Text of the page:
15 yrs
EWEA's Features

COP15 draws to a close


18 December

The world is hours away from hearing the roaring rage of a disappointed and frustrated crowd of policy makers, NGOs, industry leaders and civil society, all of which have spent hours standing together in the excruciatingly long queues for the Bella Centre, joined in their outcry by numerous demonstrators.  Or, we shall hear “hurrays” as world leaders sign a progressive agreement to tackle the looming challenge of climate change.

The next few hours will decide which way the tide goes, as Copenhagen prepares to see either the despair on thousands of people’s down-turned faces, sadness in their closed eyes, or the rage of up-turned screaming faces, as hopes are shattered, expectations smashed, and desperation takes over as it always does in such moments where wasted hours reel around in everyone’s head.

Would it not be wonderful to still hold that glimpse of hope for a legally binding agreement of emission cuts and technology transfers to the poorer nations of our shared planet through a structured and functioning financing mechanism? And as it says on the UNFCCC website, “Time to act in Copenhagen, 0 days, 00 hours, 00 minutes, 00 seconds”, it could almost say “The time has gone” and what have we achieved? In a few hours, we will all know what a “robust political agreement” looks like, or else “what a disgrace to the world indeed”, as the Japanese Prime Minister, Yukio Hatoyama, said on Friday afternoon in Copenhagen.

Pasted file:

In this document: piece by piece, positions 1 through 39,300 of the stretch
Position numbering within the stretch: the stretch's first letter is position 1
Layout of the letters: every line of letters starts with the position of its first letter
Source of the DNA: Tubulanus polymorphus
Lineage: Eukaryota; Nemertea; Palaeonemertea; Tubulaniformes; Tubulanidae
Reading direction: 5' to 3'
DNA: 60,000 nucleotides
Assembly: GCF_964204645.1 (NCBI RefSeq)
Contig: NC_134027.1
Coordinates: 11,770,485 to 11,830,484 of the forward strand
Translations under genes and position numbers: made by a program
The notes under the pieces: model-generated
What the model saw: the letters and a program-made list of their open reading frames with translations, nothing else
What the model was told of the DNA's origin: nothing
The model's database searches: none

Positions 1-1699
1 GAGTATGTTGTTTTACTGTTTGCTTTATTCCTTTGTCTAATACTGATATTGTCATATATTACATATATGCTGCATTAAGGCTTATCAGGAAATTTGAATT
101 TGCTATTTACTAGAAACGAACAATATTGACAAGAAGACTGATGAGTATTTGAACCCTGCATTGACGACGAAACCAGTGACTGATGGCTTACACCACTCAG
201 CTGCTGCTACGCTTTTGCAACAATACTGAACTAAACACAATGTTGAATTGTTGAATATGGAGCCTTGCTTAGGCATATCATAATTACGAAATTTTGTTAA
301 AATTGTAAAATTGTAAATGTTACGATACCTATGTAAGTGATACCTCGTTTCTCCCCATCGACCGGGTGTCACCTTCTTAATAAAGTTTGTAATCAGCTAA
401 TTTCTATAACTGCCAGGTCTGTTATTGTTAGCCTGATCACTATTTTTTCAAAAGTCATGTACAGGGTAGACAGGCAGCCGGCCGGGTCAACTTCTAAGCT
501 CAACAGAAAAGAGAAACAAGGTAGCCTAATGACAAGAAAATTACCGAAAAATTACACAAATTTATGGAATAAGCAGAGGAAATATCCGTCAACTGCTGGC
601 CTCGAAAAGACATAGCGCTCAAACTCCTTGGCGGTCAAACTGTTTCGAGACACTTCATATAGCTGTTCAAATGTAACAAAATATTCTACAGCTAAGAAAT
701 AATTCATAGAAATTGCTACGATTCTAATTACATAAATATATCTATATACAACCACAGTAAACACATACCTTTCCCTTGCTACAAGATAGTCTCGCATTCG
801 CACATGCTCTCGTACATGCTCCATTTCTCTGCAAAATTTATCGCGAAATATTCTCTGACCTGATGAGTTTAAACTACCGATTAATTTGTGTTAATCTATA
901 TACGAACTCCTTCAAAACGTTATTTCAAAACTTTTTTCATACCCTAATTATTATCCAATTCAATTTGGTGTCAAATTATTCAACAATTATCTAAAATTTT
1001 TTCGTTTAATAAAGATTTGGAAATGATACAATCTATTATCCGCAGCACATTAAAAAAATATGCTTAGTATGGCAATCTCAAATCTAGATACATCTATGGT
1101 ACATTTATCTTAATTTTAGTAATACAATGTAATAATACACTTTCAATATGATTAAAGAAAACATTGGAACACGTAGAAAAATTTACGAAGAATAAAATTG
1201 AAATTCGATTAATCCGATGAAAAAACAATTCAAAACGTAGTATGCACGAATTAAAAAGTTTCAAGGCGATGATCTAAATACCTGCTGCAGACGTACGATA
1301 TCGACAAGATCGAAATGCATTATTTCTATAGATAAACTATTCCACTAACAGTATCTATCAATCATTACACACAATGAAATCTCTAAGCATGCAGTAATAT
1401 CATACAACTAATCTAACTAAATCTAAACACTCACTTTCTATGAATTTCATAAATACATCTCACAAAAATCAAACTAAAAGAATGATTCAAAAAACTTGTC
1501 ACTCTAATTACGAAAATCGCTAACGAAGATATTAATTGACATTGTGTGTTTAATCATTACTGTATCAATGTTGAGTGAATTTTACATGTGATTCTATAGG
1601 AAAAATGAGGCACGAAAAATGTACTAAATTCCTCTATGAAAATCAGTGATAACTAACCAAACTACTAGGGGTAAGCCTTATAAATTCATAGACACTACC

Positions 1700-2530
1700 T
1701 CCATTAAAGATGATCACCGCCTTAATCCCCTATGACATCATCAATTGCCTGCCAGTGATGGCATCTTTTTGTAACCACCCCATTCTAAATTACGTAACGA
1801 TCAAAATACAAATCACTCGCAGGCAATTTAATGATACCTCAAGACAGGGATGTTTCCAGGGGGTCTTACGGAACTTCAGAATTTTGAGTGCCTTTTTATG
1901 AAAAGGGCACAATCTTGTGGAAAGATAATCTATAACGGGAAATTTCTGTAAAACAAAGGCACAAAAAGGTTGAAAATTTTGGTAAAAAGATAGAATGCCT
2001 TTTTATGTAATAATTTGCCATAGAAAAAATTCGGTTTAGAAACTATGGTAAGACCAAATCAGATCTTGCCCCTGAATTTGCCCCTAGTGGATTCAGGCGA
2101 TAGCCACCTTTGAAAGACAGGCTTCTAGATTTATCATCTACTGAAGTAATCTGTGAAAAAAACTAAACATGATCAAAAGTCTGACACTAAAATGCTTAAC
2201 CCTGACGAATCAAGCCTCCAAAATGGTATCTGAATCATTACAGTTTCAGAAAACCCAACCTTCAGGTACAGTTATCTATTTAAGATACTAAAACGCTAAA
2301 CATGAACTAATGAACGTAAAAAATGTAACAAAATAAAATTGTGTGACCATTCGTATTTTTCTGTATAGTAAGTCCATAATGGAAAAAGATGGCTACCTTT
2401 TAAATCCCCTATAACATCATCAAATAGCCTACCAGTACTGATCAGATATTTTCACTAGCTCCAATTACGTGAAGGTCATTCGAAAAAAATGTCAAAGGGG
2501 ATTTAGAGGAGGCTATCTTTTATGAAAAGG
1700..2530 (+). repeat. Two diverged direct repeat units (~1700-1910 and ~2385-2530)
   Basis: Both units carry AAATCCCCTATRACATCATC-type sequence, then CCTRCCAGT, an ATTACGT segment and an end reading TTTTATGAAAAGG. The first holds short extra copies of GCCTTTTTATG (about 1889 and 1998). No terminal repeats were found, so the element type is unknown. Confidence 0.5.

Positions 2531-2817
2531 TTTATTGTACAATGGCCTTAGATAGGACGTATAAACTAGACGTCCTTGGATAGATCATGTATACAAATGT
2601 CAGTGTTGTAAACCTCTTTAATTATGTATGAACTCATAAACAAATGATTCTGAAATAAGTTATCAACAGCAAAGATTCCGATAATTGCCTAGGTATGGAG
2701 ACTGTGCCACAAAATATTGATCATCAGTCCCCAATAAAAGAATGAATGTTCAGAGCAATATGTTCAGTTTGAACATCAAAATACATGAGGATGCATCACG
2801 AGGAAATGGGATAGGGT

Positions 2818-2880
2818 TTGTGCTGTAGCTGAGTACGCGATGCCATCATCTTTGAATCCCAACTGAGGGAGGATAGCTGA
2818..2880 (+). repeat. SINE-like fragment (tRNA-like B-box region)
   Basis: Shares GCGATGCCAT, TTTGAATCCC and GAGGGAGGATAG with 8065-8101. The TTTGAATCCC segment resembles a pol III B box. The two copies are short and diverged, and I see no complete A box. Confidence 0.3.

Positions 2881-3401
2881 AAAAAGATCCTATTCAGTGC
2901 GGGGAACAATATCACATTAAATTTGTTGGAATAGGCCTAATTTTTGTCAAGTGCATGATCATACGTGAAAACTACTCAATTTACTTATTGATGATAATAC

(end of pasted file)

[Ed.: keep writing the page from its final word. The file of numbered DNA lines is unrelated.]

In the meantime, let us go back to some fresh memories from this EU Climate Summit, to that feeling of hope felt by engaged stakeholders as they got off the plane in Copenhagen Lufthavn in the early days of the summit. I remember coming out of the clouds and seeing the changing patterns of turquoise of the shallow sea as the soft, mossy land closed in on the landing aircraft. I remember going into the Bella Centre for the first time and thinking how well organised the whole event was. This feeling was not to last, as we entered into the second week of the negotiations.